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Adhesion molecule expression in the synovial membrane of psoriatic arthritis
  1. V Riccieri1,
  2. A Spadaro1,
  3. E Taccari1,
  4. A Zoppini1,
  5. E Koo2,
  6. J Ortutay2,
  7. M Sesztak3,
  8. I Markus3
  1. 1Rheumatology Unit, Department of Medical Therapy, University of Rome “La Sapienza”, Rome, Italy
  2. 2Polyclinic of the Hospitaller Brothers of St John of God, Budapest, Hungary
  3. 3National Institute of Rheumatology and Physiotherapy, Budapest, Hungary
  1. Correspondence to:
    Dr V Riccieri, Rheumatology Unit, Department of Medical Therapy, University of Rome “La Sapienza”, P le Aldo Moro 5, 00185, Rome, Italy;

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Endothelium may play a part in the pathogenesis of longstanding psoriatic arthritis (PsA),1 whereas a higher vascularisation and a less intense adhesion molecule expression have been found in PsA synovial membrane compared with rheumatoid arthritis.2 Some proinflammatory molecules, such as tumour necrosis factors (TNFs), can induce synovial endothelial cells and fibroblast-like synoviocytes to express adhesion molecules.3, 4


In two groups of patients with PsA—eight patients with synovitis of <1 year and six patients with synovitis >1 year—we studied the expression and pattern of the synovial distribution of endothelial leucocyte adhesion molecule-1 (ELAM-1 or E-selectin) (CD62E), intercellular adhesion molecule-1 (ICAM-1) (CD54), vascular cell adhesion molecule-1 (VCAM-1) (CD106) (Immunotech, Marseille, France), and of TNFα and TNFβ cytokines (Chemicon International, Temecula, CA, USA) using a standard three stage immunoperoxidase labelling technique (LAB VISION, Fremont, CA, USA).5 The lining layer, the infiltrating elements, and the endothelial cells were evaluated for the number of positive cells per high power field (×40).6


Table 1 summarises the main clinical and laboratory data of the two groups; no significant clinical or laboratory differences were seen.

Table 1

Main clinical and demographic features of 14 patients with PsA with a disease duration of less (group 1) or more (group 2) than one year

E-selectin was present more often at endothelial, cellular infiltrate, and lining layer levels in 7/8 (88%) patients with a disease duration <1 year, where only 3/6 patients (50%) with disease duration >1 year were positive. ICAM-1 was overexpressed in the lining layer of the early synovitic specimens compared with the longstanding samples (100% v 33%; p<0.001) (fig 1). On the contrary, VCAM-1 positivity was more commonly found in patients with longstanding PsA (5/5 (100%) v 4/7 (57%)). Cells containing TNFα and TNFβ were consistently found in the synovial lining layer, in the infiltrates, and in the blood vessels, with no appreciable difference between the two groups.

Figure 1

Representative specimen from the synovial membrane of a patient with psoriatic arthritis of <1 year; staining with ICAM-1 using monoclonal antibody CD54. Antigen positive cells are present throughout the entire specimen (original magnification ×250).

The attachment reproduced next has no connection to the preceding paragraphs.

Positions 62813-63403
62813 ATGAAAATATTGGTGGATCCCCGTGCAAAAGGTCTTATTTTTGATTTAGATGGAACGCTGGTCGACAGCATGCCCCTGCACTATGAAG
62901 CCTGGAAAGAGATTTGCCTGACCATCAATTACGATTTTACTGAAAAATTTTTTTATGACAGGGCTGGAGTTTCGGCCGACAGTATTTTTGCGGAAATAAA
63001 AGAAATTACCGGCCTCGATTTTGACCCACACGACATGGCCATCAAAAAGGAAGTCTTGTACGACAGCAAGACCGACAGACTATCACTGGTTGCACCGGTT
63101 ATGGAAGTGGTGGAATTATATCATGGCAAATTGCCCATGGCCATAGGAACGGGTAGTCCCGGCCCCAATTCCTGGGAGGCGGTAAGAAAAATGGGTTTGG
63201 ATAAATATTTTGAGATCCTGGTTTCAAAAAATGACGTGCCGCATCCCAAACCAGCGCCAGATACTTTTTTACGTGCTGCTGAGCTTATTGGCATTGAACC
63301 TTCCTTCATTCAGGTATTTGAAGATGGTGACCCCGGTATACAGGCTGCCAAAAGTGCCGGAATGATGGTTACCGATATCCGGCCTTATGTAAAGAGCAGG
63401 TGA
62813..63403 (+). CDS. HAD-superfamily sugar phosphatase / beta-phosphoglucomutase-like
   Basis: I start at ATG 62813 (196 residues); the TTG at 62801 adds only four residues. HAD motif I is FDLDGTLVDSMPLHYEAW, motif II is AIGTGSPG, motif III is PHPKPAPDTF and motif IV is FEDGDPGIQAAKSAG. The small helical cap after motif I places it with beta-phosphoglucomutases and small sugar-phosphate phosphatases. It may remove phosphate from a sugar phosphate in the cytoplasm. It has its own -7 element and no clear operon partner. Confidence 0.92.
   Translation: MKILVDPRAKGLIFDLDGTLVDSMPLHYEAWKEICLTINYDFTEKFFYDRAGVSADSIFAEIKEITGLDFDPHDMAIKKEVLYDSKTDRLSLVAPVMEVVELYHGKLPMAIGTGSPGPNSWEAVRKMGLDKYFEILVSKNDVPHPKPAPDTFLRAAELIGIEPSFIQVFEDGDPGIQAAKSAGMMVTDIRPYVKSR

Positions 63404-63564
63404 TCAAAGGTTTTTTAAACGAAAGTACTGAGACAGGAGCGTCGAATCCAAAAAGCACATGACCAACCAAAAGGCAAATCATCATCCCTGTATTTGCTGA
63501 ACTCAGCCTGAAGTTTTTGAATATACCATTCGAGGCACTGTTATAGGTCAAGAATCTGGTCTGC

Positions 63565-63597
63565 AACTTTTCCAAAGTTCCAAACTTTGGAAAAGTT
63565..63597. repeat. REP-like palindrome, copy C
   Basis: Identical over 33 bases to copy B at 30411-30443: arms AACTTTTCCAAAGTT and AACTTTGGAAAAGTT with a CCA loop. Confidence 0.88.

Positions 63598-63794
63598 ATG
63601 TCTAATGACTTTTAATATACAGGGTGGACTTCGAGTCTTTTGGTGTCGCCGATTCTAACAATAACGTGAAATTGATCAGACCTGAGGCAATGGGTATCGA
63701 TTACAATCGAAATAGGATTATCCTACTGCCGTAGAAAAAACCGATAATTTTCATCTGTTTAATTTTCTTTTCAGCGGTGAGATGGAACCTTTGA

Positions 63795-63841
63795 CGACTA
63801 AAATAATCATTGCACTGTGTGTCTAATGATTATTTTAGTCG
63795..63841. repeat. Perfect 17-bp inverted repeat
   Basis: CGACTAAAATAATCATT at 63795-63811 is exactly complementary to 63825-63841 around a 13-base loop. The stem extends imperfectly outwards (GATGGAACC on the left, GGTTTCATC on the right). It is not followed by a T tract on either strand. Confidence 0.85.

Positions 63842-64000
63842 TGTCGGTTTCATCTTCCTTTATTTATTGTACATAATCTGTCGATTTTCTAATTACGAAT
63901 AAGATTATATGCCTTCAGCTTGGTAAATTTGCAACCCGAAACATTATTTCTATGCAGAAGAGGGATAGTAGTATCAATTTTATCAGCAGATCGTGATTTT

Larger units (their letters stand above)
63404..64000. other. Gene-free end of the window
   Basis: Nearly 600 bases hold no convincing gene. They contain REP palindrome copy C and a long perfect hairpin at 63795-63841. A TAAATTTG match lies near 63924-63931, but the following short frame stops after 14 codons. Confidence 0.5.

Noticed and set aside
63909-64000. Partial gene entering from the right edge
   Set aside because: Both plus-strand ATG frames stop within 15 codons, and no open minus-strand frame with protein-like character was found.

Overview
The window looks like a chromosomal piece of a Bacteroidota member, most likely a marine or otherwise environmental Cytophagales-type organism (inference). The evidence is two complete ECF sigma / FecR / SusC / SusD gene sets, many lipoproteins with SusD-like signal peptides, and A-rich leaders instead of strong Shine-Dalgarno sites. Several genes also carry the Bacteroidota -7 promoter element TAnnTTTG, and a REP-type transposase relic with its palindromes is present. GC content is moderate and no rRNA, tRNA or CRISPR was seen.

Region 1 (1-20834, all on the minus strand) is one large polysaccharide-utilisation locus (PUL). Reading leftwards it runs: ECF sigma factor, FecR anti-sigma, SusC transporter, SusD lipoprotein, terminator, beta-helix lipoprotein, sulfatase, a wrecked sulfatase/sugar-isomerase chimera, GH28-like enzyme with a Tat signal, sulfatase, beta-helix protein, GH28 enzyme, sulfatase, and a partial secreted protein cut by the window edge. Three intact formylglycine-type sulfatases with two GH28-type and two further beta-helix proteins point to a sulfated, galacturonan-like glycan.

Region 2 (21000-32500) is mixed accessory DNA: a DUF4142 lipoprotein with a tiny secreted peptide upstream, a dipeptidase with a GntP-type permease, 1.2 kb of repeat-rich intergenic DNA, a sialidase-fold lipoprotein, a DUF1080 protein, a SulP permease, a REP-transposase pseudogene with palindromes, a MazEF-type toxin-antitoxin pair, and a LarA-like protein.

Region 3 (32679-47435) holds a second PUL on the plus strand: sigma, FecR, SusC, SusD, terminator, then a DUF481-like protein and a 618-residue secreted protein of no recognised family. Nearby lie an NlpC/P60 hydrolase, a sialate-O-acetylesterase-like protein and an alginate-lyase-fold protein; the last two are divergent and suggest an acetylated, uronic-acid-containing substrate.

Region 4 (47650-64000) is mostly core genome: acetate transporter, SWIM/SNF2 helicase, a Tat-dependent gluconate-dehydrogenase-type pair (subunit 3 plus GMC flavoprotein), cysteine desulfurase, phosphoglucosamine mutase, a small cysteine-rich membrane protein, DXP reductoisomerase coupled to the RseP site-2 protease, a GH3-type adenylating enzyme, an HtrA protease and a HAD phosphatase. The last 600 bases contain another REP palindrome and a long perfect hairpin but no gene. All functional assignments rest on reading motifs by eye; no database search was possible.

Our results show that longstanding psoriatic synovitis may reduce the E-selectin expression, as already found in different forms of synovitis,7 and confirms the presence of ICAM-1 and VCAM-1 positivity in PsA, as already described.2 As ICAM-1 was present in vessel walls in all tissue samples, this supports the view that this adhesion molecule is not only constitutively expressed on endothelial cells but is also increased during activation and is the most important adhesion molecule for cell binding to endothelium in inflamed tissue.7 VCAM-1 expression, generally absent on normal synovium, is found on activated endothelium and its up regulation has been recently implicated in various pathological conditions.8

The different expression of these adhesion molecules seems to be connected to the disease duration. A more frequent positivity for E-selectin, and partly for ICAM-1, in earlier synovitis compared with longstanding disease, where VCAM-1 expression was constantly found, shows for the first time how these molecules may separately participate in the synovitic process in the different phases of PsA, with a changing involvement as the disease evolves.

The presence of TNFα and TNFβ, together with E-selectin, ICAM-1, and VCAM-1 positivity in the same samples, confirms the ability of TNFs to induce the expression of such adhesion molecules.3 Their localisation on the endothelial cells also suggests that these cells can produce TNFs, indicating the involvement of TNFs in the regulation of cell adhesion before migration into diseased joints. Our findings gain more importance in view of a recent immunohistochemical study, which showed a convincing effect of anti-TNF treatment on synovium in spondyloarthropathy, suggesting immunomodulatory mechanisms involving adhesion molecule expression.9

In conclusion, the variations in the presence of some adhesion molecules and TNFs shown in our study, partly related to disease duration, indicate their relative importance in mediating the succeeding mechanisms of psoriatic synovitis. This should be taken into account in the assessment of disease progression and in developing possible new therapeutic approaches.


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